It’s not that the house Castulo Ruiz rents for his family of five just north of town is tiny or rundown. It has three bedrooms, a washer and dryer and a garage.
But at $700 a month, the rent is a strain on the seasonal farm worker. He would move if he could to be thrifty, but where?
“What do I do? What options do I have?” said Ruiz with a smile and a shrug.
Few options, and that’s the problem, say proponents of a large, low-income housing complex proposed for Prosser, an image-conscious city where many residents oppose the changes they fear the development will bring.
A four-year-long debate over high-density housing in the heart of wine country is pitting city officials and neighbors against each other and forcing City Hall to book larger venues for public hearings on the matter.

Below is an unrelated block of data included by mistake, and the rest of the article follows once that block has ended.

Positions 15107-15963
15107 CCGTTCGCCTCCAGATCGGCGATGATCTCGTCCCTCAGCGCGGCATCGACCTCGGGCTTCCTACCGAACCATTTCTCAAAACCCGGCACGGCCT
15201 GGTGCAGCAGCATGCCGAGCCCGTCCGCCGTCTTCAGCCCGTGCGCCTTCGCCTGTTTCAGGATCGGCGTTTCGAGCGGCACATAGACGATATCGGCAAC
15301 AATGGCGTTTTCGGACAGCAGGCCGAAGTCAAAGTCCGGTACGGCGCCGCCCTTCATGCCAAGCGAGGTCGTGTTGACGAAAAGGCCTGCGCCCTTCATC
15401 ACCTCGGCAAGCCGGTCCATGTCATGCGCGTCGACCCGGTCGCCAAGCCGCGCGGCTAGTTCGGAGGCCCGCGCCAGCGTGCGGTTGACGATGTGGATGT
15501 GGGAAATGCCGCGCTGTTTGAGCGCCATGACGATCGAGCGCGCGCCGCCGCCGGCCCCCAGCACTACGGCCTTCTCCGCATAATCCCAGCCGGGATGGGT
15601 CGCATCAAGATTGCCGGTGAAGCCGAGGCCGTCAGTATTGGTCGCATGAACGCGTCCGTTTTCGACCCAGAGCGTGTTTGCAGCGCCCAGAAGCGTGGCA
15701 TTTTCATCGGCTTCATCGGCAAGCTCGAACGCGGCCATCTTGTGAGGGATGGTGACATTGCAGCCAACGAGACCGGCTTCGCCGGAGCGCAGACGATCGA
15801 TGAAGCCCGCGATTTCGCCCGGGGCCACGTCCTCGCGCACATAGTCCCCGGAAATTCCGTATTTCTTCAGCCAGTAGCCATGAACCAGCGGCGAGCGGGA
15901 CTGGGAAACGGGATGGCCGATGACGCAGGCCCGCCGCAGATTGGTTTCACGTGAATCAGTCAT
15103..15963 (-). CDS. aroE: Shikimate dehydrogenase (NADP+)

Indeed, the controversy over high-density housing represents a new kind of dilemma for a city that not only hasn’t seen much conflict over growth but has embraced the development of agritourism as a way to build up the local economy.
But the prospect of this new kind of development scares people like 89-year-old Maxine Brown.
“If the low-income project is built, Prosser will be in the news as frequently as Grandview and Sunnyside for gang activity, drive-by shootings, knife attacks and violent crimes,” she wrote to the city’s planning commission last year.
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